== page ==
A very high-resolution seismic profile, recorded in June 2021 within the large central inlet opened after Hurricane Irma, allows us to find evidence of morphological changes in cross sections (Profile 15, Fig. 5). This profile displays two main unconformities (Fig. 5). The basal unconformity EU0 (in green, Fig. 5b) corresponds to an irregular, subhorizontal erosional surface, clearly evidenced by the truncation of underlying reflectors. The upper unconformity EUi (in pink, Fig. 5b) is subhorizontal and less irregular than EU0. EUi is evidenced by downlaps of the overlying reflectors, whereas erosional truncations of underlying reflectors are weakly expressed. The basal unit U0, which lies under EU0, displays medium-amplitude, low-continuity and medium-frequency reflectors (Fig. 5b). Some reflectors within U0 are subhorizontal to gently inclined. Most of this unit is chaotic to transparent. The low penetration of acoustic waves prevents detailed observations within U0. The outer shape of seismic Ui1, i.e., lying between EU0 and EUi, is a sheet drape with thicknesses ranging from 0.7 to 1.8 m (Fig. 5b). It displays low-amplitude, medium-continuity and medium-frequency reflectors. The reflectors in Ui1 are mostly subhorizontal and gently inclined toward the lagoon in the middle part of the profile. The outer shape of the uppermost unit Ui2 consists of a 1 m thick sheet drape to the east and to a bank to the west (Fig. 5b). The maximum bank thickness reaches more than 2.5 m. It displays reflectors with medium to strong amplitude, good continuity, and medium to low frequencies. Reflectors within the eastern part (i.e., lagoonward) of Ui2 are subhorizontal, whereas they are mounded within the western part (i.e., oceanward) of Ui2.

Figure 5(a) Seismic profile 15 (length approximately 570 m) showing a part of the lagoon central inlet structure (east–west transect) in June 2021. (b) Interpreted profile. (c) Profile localization in comparison with the sandy barrier in 2021 (in gray) and in 2017 before Hurricane Irma (in dotted lines).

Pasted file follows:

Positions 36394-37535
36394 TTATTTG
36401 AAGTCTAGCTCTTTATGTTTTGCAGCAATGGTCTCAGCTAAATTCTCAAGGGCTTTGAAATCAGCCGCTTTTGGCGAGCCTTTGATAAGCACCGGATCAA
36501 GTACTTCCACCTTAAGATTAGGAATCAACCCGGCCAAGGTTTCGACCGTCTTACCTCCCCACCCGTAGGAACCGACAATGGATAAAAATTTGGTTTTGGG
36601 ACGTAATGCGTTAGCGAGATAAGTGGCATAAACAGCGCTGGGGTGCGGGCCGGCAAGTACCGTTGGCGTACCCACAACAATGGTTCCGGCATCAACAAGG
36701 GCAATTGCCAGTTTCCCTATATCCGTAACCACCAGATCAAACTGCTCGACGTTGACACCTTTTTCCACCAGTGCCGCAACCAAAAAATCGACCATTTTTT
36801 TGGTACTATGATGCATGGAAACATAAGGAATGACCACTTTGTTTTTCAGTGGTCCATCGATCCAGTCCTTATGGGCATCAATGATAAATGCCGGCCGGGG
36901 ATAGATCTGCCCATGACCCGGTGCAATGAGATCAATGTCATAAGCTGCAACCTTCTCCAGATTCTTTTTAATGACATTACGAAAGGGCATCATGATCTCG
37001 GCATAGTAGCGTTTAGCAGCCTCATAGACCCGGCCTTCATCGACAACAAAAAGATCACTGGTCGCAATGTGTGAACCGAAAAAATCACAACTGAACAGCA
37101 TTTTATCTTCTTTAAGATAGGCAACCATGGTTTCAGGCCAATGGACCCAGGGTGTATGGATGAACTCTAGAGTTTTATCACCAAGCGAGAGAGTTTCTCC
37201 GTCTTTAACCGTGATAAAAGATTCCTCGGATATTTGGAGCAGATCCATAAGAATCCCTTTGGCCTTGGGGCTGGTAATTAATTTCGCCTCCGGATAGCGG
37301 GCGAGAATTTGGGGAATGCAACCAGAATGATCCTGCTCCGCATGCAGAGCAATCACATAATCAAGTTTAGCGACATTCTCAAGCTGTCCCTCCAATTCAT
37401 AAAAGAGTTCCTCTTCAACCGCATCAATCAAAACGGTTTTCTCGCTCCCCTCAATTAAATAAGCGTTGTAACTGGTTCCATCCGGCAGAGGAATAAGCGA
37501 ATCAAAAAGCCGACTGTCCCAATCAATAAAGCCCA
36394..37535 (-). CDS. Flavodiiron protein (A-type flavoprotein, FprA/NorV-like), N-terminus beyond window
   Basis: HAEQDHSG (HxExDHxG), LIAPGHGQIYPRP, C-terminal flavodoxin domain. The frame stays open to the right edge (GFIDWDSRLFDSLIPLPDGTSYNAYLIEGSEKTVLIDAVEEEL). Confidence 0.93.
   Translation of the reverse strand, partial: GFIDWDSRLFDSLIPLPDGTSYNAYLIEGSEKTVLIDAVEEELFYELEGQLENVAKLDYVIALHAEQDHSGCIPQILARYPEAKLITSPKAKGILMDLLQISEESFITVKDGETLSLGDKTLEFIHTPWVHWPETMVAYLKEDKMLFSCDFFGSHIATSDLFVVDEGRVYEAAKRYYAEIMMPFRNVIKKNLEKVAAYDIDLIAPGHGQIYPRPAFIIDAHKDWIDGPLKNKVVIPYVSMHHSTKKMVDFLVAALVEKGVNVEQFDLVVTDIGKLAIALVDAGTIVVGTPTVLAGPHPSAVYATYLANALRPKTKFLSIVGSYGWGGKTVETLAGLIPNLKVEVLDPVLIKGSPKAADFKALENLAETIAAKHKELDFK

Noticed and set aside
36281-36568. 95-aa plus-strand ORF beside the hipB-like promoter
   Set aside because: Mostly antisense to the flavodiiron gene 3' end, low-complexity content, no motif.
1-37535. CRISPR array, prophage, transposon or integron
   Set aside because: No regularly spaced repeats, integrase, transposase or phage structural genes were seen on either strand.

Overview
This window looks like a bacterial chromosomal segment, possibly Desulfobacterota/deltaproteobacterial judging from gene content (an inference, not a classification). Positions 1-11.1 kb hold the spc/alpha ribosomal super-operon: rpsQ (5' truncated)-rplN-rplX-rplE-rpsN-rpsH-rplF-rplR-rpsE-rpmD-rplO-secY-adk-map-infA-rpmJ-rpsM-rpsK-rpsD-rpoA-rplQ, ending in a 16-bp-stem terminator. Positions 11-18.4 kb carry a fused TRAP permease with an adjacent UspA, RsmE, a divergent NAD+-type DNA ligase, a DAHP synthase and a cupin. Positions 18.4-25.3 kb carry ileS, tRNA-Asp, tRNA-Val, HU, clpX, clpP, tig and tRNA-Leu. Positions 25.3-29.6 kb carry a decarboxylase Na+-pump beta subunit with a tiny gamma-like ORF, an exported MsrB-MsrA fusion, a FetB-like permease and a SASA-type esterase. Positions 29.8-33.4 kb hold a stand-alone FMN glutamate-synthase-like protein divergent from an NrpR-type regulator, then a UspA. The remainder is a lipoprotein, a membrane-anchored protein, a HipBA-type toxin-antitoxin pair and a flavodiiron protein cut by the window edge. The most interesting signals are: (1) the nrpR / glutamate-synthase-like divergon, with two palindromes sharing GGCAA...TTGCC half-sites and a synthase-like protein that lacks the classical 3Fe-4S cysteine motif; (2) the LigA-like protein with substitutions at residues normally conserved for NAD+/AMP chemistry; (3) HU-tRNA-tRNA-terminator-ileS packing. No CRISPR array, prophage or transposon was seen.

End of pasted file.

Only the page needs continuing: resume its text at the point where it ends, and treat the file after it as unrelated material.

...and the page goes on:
4.2 Sedimentary record in Codrington Lagoon

4.2.1 Seismic stratigraphy of Codrington Lagoon

The internal architecture of Codrington Lagoon is illustrated by seismic Profile 13 (Fig. 6), in which three main unconformities are observable. The lowest one, EU0 (in green, Fig. 6b), corresponds to an irregular, subhorizontal erosional surface, clearly evidenced by the truncation of underlying reflectors. The middle unconformity EUl1 is subhorizontal to gently inclined toward the west (in blue, Fig. 6b). This is evidenced by downlapping of the overlying reflectors. The upper unconformity EUl2 is subhorizontal (in orange, Fig. 6b). This is evidenced by toplaps of the underlying reflectors. The basal unit U0 lying under EU0 displays medium-amplitude, medium-continuity and medium-frequency reflectors (Fig. 6b). Reflectors within U0 are subhorizontal. The outer shape of seismic Ul1 lying between EU0 and EUl1 is a sheet drape with thicknesses ranging from 0.6 to 2 m (Fig. 6b). One strong-amplitude reflector, gently inclined to the west, is observed within Ul1. Seismic unit Ul2, which lies between EUl1 and EUl2, displays reflectors with low to medium amplitude and medium continuity (Fig. 6b). These reflectors dip to the west and display a shingled internal configuration. Seismic unit Ul3, lying on EUl2, displays medium-amplitude and subhorizontal reflectors with good continuity in the western part of the profile (Fig. 6b). To the east, Ul3 displays low-amplitude chaotic reflectors. The sea bottom is marked by three parallel reflectors that likely correspond to an artifact, as they are frequently observed in very shallow exploration on sandy bottoms (Chaumillon et al., 2008). Seismic profile 13 was set to cross the position of three sediment cores taken in 2018: BARB1-18-01, 02 and 03 (Fig. 6). This allowed us to sample sediments within seismic unit Ul3. BARB1-18-02 reached the top seismic unit, Ul2, below Ul3.

Figure 6(a) Seismic profile 13 (length approximately 750 m) showing the south lagoon infill structure along an east–west transect in June 2021. (b) Interpreted profile. (c) Profile localization in comparison with the sandy barrier in 2021.